MAKING A SUCCESS OF BREXIT
Our consultation shows that there is a whole-economy need for labour and skills from abroad. Sectors which may initially prioritise highly-skilled employees have a reliance on non-graduate employees in their supply chains, and the benefits of innovation and productivity brought by higher-skilled employees from abroad are directly felt in every industry. An immigration system which promotes openness and flexibility of movement must go hand-in-hand with the domestic skills agenda.
Hard-to fill vacancies are found in almost every sector, from construction to the creative industries, tourism to transport. Sectors from energy to technology project rapid growth in vacancies over the coming years, and there is a huge pressure for engineers from manufacturing to professional and business services. With the UK's employment levels at a record high at 74.5%  , over a third of businesses are not confident about filling their high-skilled jobs in future  .
The challenges of hiring workers from the domestic workforce has led companies to look abroad for employees. Access to workers from abroad has been part of the solution to support economic growth. This has led to a significant number of employees from other countries – but particularly from the EU – in businesses in every sector of the UK.
A solution is needed for skills in the UK. However, this must be a long-term solution, reached by co-ordination and collaboration between the many pressured industries, government and the education sector. Firms across the economy are already committed to developing talent in-house and working with schools, colleges and universities to help find a long-term solution  . 78% of companies surveyed by the CBI make use of external training and development  to meet needs in house, and UK business invested £45billion  last year in training - more than the entire secondary school budget. But there is more to do to develop a range of high quality routes to higher skills throughout our education system.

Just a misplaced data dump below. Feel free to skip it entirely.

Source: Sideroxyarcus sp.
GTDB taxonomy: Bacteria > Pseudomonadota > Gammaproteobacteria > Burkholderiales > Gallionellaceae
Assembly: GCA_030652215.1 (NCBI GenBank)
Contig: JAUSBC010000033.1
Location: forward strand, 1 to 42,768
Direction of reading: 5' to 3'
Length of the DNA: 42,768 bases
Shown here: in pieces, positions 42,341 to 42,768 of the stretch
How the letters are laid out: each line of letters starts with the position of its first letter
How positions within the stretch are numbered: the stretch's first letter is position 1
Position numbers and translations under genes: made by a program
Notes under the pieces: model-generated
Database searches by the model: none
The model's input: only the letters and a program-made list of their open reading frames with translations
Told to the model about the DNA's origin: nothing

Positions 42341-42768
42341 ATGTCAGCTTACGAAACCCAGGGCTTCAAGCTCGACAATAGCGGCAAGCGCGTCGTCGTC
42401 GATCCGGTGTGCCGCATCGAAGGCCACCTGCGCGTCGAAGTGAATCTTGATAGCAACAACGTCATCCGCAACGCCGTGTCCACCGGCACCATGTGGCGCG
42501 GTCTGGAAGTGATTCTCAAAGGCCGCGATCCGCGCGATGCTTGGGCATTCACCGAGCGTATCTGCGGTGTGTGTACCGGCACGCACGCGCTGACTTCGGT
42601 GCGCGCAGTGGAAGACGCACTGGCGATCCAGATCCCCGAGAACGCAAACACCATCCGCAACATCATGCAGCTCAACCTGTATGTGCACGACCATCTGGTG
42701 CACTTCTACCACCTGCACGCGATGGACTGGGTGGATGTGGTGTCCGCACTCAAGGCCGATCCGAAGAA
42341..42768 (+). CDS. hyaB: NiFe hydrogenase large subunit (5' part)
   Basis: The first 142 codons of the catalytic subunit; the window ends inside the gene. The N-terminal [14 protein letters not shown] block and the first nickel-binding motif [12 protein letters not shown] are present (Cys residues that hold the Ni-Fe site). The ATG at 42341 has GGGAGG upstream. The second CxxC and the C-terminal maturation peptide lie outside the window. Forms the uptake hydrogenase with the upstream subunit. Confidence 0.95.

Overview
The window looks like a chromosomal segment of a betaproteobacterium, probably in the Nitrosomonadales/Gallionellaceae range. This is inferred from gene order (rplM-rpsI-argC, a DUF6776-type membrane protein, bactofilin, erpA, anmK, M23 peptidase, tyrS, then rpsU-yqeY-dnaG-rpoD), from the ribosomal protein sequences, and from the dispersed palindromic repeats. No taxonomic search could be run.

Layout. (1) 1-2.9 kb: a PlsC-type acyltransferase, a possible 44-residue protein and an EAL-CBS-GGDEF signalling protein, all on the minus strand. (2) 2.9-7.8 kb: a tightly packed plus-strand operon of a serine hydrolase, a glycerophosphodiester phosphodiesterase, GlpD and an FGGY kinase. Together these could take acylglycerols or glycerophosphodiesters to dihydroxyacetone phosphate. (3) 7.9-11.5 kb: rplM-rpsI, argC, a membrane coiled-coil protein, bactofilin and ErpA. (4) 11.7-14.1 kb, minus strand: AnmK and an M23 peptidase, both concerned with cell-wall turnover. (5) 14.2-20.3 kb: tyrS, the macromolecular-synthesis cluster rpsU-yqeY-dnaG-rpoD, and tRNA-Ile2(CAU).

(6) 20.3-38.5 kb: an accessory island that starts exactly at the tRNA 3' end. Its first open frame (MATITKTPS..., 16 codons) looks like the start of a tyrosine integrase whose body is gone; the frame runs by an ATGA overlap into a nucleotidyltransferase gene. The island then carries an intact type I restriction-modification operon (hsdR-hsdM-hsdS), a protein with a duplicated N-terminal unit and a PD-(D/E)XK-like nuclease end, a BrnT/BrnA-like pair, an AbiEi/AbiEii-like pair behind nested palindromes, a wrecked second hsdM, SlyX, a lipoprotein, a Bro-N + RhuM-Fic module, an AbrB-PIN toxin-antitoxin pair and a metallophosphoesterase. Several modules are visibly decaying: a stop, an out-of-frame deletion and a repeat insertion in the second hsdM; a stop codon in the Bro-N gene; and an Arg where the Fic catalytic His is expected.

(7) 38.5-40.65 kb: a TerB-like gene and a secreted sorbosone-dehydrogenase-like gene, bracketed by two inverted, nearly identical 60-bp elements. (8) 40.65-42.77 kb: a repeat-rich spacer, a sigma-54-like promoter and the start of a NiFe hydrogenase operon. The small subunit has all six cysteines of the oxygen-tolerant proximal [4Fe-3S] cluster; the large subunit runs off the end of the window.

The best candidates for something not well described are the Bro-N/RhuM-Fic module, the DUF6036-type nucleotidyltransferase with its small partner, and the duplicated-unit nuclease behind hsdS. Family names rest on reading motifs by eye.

Urgent guarantees are needed to allow EU migrants already in the UK to remain. This is vital for businesses in every sector. Businesses across the economy have invested in their workers from abroad. They have provided opportunities, training, support, and earned their loyalty. The business community is highly motivated to ensure that migrants from EU countries already working in businesses can remain in the UK, and reciprocal arrangements are ensured for UK citizens in the EU.
Numerous labour-intensive industries have many hundreds of thousands of EU migrants already forming an integral part of their workforce. This includes sectors such as agriculture, construction, care, food and drink, hospitality, leisure, tourism and retail. As long as the UK remains a high employment economy, this need is likely to continue. Employers value the experience and talents that many EU migrants in these industries can bring, particularly if they have worked in the same sector in different geographies. Some of these sectors have a particular need because they undergo seasonal fluctuations in their requirements. However, this is not the case for all industries which require non-graduate migration to support their workforces.